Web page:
On Transport for London not leading by example in customer service excellence

Following with the repertoire of customer services from hell, I would like to share with you the best Transport for London (TFL) could come up with to answer to my complaint of deficient service from one of their operators.

If you’ve ever been to London, you must have noticed those red bullets racing up and down bus lanes like petrol maniacs (or solid line of double-decker buses in any high street). Especially scary if you are on the bus, but particularly annoying if you are trying to hail one down at a stop in the middle of a straight road.

In this particular case, the 36 driver flew by the stop and after doubting, he stopped 30 metres away. When I run up to it, he sped off and left me there, I could just glimpse part of the bus’s licence number. So far, nothing out of this world. Anybody who has spent long enough in London knows how stressful it can be, and bus drivers are not exactly a customer friendly crowd (save exceptions).

To put things into perspective, bus lines are subcontracted to operators who must keep a minimum standard, and what else? Oh yeah, make sure they take customers from A to B.

So here I am, 10pm and the guy driving the 36 doesn’t stop, stops, and goes without letting me in.

As anybody who has been in such a situation knows too well, anger runs through your veins, and you might end up throwing in rage your mobile to the bus… as a friend of mine once cleverly did.

I pulled my BlakBerry and started writing a complaint email with little hope of getting any practical answer other than not getting mad with no reason at the driver of the next bus. I detailed exact bus stop, time, bus, direction and as much of the number plate as I could see LX54 LAD as he was driving away (obviously not correct).

But today I received the following answer TFL’s Customer Services Department:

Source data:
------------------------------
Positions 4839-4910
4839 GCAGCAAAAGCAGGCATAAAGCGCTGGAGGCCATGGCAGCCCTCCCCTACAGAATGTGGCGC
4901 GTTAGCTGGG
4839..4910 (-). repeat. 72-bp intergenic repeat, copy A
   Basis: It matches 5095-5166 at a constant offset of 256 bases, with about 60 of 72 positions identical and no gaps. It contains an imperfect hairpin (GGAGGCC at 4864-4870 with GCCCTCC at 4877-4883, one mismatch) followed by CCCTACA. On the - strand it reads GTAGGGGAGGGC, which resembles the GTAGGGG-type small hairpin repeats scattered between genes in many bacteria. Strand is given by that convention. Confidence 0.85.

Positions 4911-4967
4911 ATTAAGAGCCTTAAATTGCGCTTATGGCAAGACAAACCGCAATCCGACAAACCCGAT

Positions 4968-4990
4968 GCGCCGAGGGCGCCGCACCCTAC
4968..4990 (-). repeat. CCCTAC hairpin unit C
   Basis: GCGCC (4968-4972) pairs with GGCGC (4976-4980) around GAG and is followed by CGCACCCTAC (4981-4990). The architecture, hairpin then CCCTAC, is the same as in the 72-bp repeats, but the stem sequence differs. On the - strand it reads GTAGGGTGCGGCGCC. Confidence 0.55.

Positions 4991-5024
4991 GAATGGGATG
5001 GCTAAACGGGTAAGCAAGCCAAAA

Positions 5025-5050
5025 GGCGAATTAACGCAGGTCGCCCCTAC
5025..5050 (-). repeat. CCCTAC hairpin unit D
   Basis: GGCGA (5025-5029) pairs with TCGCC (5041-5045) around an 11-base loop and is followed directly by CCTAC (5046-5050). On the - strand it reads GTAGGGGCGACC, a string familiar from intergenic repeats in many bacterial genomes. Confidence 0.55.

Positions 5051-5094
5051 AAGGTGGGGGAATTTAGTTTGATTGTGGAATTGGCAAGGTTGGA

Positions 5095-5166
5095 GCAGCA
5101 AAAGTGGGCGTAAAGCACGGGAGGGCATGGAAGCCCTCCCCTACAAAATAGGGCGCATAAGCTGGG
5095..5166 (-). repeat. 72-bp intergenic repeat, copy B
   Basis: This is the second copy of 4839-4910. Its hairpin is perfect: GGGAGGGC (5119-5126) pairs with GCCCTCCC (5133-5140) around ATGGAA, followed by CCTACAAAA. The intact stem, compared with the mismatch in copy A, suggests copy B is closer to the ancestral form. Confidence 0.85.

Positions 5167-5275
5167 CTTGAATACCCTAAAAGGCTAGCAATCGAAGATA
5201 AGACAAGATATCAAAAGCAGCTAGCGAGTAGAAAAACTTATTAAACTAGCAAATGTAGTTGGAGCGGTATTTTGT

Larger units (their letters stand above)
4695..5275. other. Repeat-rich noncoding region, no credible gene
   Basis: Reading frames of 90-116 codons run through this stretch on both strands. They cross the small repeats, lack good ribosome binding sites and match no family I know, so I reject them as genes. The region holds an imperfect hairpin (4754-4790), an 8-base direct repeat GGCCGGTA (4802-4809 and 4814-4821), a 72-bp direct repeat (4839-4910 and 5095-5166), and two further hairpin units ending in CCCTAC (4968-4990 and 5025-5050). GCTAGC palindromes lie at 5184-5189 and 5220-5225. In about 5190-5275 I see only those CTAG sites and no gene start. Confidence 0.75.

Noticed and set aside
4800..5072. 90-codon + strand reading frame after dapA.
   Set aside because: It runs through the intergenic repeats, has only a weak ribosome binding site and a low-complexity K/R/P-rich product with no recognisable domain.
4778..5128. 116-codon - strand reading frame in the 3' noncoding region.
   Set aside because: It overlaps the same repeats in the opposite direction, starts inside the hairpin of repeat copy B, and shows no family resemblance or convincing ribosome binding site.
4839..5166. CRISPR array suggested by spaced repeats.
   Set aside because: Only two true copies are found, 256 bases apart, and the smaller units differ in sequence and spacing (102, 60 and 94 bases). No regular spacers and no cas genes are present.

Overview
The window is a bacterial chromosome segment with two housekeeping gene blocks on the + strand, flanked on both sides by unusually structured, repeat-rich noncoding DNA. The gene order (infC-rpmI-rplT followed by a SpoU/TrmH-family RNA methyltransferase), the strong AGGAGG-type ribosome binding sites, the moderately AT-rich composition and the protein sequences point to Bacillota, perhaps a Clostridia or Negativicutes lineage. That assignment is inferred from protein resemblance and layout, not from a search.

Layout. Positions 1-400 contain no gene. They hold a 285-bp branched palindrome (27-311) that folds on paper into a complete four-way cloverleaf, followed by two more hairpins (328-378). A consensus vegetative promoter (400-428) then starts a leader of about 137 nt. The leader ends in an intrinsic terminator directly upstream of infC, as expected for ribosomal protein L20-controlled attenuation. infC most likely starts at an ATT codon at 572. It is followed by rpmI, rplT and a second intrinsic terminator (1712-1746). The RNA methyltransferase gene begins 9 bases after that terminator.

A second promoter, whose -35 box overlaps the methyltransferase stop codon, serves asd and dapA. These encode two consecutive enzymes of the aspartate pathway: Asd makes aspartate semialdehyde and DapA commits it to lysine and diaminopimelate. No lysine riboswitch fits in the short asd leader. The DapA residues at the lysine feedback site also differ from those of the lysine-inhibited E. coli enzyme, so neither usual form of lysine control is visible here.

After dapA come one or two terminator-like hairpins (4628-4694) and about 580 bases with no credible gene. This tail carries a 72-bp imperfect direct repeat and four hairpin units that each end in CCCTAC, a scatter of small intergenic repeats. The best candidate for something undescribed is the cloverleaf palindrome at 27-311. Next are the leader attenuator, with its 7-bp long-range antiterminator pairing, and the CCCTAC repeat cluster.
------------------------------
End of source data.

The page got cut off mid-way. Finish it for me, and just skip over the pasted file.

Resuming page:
“Dear Calvin,

Thank you for your email to London Buses, regarding a reported incident with a route 36 bus driver, on 30 May 2008.

Unfortunately, with the information received, we are unable to trace the member of staff involved in your complaint. You state that the registration number was LX54 LAD but we do not have a bus with the aforementioned plate number.

In order for us to positively identify the bus and driver, it is imperative that you provide the running number of the bus and a description of the driver. This running number is found on a yellow plate on the side of the vehicle.

If you can provide us with the requested information, we would be happy to further investigate this case for you.

Kind regards,

Call me stupid, but to me it shouldn’t be that difficult to find out who was driving that bus regardless of knowing or not the “running number”. The fact that “it is imperative that [I] provide the running number of the bus and a description of the driver” when a bus is speeding away from me, sounds a bit ridiculous.

Is this just a lazy assistant? Or even worse, is just that the whole TFL Customer Service department is built on absurdity and uselessness? Perhaps a Pinochet-style allocation of lines (to friends, family and next of kin, as in bus packed Santiago de Chile) that needs a useless and inefficient TFL?

You know, you pay peanuts, you get monkeys… hang on a second! ₤2 for a single doesn’t sound like peanuts to me!

As they prompt on their site, I am unsatisfied with their reply, so I am going to contact the London TravelWatch “an independent watchdog body set up by Parliament to represent users interests”. Scary.



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